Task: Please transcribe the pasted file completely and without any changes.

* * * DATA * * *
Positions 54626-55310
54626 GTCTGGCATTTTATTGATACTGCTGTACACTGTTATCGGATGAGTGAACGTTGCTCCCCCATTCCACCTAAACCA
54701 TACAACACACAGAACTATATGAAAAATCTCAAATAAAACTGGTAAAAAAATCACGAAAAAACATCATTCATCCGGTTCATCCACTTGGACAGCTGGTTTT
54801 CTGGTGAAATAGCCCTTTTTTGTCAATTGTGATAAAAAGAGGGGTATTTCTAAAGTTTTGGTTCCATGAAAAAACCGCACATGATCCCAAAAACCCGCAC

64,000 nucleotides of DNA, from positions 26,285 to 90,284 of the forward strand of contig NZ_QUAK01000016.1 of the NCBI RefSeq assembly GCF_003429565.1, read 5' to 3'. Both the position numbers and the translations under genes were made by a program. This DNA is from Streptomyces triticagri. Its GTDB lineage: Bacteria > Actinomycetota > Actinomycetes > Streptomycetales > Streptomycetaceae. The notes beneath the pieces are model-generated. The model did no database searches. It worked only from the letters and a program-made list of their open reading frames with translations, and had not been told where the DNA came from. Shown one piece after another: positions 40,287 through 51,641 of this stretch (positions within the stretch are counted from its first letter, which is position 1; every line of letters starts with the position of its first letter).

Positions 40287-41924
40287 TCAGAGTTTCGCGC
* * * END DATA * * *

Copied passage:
Positions 54626-55310
54626 GTCTGGCATTTTATTGATACTGCTGTACACTGTTATCGGATGAGTGAACGTTGCTCCCCCATTCCACCTAAACCA
54701 TACAACACACAGAACTATATGAAAAATCTCAAATAAAACTGGTAAAAAAATCACGAAAAAACATCATTCATCCGGTTCATCCACTTGGACAGCTGGTTTT
54801 CTGGTGAAATAGCCCTTTTTTGTCAATTGTGATAAAAAGAGGGGTATTTCTAAAGTTTTGGTTCCATGAAAAAACCGCACATGATCCCAAAAACCCGCAC

64,000 nucleotides of DNA, from positions 26,285 to 90,284 of the forward strand of contig NZ_QUAK01000016.1 of the NCBI RefSeq assembly GCF_003429565.1, read 5' to 3'. Both the position numbers and the translations under genes were made by a program. This DNA is from Streptomyces triticagri. Its GTDB lineage: Bacteria > Actinomycetota > Actinomycetes > Streptomycetales > Streptomycetaceae. The notes beneath the pieces are model-generated. The model did no database searches. It worked only from the letters and a program-made list of their open reading frames with translations, and had not been told where the DNA came from. Shown one piece after another: positions 40,287 through 51,641 of this stretch (positions within the stretch are counted from its first letter, which is position 1; every line of letters starts with the position of its first letter).

Positions 40287-41924
40287 TCAGAGTTTCGCGC